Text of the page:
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Member Research and Reports

Member Research and Reports

UNMC: Exposure to Price Promotions for Cigarette is Associated with Financial Stress among Smokers

Tobacco is one of the most marketed products in the United Sates. The tobacco industry has increasingly concentrated its marketing efforts at the point of sale (POS). In 2013, over 85 percent of the $8.9 billion of tobacco industry expenditure on marketing was made on POS sales promotion activities to reduce the price of cigarettes. Research conducted by Dr. Mohammad Siahpush and colleagues from University of Nebraska Medical Center College of Public Health revealed that smokers who are exposed to higher levels of cigarette price promotions in their neighborhoods are more likely to experience financial stress. The results of this research was recently published in the BMJ journal Tobacco Control.


[Photo: Dr. Mohammad Siahpush]

The researchers collected survey data on financial stress from 1000 smokers who were asked : “In the last six months, because of lack of money, was there a time when you were unable to buy food or pay any important bills on time, such as electricity, telephone, credit card, rent or your mortgage? [Yes/No].” Using audit data from 504 stores that sold cigarettes, the researchers measured neighborhood exposure to POS price promotions for each survey respondent by summing the amount of POS price promotions across all of the stores in each respondent’s neighborhood.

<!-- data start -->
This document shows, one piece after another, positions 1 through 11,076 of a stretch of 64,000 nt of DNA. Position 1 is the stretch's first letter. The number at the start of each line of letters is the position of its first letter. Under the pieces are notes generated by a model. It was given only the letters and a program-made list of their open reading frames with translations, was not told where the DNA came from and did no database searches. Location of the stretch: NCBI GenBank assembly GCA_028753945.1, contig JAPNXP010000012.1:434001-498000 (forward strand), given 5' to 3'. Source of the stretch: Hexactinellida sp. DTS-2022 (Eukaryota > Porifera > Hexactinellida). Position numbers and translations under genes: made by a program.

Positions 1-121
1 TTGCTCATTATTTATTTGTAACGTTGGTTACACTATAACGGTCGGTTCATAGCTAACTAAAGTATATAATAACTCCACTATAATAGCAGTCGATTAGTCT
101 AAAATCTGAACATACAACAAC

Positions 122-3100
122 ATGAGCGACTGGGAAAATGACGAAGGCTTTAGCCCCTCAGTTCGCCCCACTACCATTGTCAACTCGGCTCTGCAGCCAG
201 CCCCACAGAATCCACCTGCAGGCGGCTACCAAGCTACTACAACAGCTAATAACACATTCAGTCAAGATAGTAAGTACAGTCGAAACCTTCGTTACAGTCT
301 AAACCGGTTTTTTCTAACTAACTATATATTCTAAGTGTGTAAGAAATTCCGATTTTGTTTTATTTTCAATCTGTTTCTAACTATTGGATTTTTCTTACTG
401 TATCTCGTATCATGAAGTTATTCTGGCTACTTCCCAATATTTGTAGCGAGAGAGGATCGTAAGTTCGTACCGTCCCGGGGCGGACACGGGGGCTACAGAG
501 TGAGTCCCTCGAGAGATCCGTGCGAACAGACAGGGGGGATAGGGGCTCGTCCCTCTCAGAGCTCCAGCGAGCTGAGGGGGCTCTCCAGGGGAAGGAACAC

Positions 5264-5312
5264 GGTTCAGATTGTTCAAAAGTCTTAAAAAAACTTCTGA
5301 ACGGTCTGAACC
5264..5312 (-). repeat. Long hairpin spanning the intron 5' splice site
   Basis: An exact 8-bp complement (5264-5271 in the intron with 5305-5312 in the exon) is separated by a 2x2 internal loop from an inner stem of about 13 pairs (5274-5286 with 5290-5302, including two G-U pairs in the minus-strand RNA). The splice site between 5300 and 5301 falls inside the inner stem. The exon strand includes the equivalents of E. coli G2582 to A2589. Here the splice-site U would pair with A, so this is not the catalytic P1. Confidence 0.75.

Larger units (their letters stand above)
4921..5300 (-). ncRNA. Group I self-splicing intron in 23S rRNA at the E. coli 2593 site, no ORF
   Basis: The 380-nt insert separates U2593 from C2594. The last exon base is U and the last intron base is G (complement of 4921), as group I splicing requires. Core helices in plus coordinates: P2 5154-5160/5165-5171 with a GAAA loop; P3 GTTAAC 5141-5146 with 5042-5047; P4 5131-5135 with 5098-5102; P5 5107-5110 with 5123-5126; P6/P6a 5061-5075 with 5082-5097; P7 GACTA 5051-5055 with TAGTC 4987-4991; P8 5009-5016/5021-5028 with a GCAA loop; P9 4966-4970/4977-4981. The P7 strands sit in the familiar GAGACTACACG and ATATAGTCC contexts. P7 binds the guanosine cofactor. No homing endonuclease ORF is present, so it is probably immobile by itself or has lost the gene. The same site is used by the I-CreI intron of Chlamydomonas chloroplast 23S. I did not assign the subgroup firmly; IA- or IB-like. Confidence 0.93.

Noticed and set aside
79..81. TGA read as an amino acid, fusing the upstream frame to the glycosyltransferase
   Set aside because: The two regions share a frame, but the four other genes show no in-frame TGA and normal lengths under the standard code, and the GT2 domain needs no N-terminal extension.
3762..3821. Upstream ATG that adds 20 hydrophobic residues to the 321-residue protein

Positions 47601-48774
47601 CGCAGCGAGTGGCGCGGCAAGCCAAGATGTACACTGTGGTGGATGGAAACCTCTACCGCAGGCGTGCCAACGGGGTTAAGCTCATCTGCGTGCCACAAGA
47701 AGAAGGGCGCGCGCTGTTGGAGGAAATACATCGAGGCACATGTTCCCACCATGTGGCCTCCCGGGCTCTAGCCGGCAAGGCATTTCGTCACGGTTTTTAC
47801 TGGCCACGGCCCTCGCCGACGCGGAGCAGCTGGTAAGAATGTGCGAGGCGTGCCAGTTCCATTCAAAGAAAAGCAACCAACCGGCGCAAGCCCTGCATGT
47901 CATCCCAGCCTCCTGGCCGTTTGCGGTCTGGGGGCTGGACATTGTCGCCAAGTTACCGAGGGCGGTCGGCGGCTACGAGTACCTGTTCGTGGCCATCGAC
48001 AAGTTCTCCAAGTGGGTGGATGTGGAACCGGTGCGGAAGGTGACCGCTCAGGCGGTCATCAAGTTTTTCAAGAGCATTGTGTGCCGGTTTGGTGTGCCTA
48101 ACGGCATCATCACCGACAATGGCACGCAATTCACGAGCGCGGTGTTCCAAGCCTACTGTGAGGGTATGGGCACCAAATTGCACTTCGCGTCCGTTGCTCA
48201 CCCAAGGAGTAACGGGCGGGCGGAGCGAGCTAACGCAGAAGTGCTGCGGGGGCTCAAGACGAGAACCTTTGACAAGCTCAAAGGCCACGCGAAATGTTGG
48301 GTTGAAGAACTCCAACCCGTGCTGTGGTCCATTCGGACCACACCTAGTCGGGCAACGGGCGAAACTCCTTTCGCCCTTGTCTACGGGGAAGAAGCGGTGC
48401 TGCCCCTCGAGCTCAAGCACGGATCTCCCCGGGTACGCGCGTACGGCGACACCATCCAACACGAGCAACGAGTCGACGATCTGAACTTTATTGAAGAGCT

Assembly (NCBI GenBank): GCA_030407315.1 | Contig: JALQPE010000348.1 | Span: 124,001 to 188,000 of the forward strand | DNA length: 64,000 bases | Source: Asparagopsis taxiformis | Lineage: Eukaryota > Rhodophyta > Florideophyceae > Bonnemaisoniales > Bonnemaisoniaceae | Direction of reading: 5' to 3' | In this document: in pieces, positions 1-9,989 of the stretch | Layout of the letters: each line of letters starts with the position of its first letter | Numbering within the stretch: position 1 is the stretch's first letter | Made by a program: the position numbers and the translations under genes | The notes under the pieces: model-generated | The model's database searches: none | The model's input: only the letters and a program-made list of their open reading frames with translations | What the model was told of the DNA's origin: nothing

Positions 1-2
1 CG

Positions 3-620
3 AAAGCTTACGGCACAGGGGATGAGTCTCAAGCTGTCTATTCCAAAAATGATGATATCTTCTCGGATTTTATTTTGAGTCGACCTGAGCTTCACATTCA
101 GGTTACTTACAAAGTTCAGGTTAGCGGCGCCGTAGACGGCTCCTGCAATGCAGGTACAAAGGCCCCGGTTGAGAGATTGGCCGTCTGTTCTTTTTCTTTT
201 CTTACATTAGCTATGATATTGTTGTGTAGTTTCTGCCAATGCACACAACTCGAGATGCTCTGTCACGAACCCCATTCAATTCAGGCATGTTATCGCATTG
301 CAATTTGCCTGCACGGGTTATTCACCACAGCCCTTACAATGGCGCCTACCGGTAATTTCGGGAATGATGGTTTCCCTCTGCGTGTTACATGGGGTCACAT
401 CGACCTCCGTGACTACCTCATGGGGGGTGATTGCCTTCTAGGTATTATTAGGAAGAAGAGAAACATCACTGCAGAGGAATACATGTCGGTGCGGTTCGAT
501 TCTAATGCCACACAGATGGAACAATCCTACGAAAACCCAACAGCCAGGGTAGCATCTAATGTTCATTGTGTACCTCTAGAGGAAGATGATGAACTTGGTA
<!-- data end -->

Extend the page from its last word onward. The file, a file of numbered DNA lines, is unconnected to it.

In their statistical analysis, Dr. Siahpush and his colleagues controlled for impulse purchase of cigarettes, nicotine addiction, sex, age, race/ethnicity, income, education, frequency of visits to stores, and method of recruitment and concluded that “[A]djusted results provided strong support for an association between higher level of neighborhood POS cigarette price promotions and a higher probability of financial stress (p = 0.007).”

Citing some of their own previous studies, the researchers stated that “[T]he rationale for this relationship is that smokers who are exposed to higher levels of tobacco marketing are more likely to develop a craving to smoke, experience urges to buy cigarettes, and make an impulse purchase of cigarettes. Impulse purchases of cigarettes could in turn promote financial stress by diminishing the available household funds that would otherwise be spent on household essentials such as rent or food.”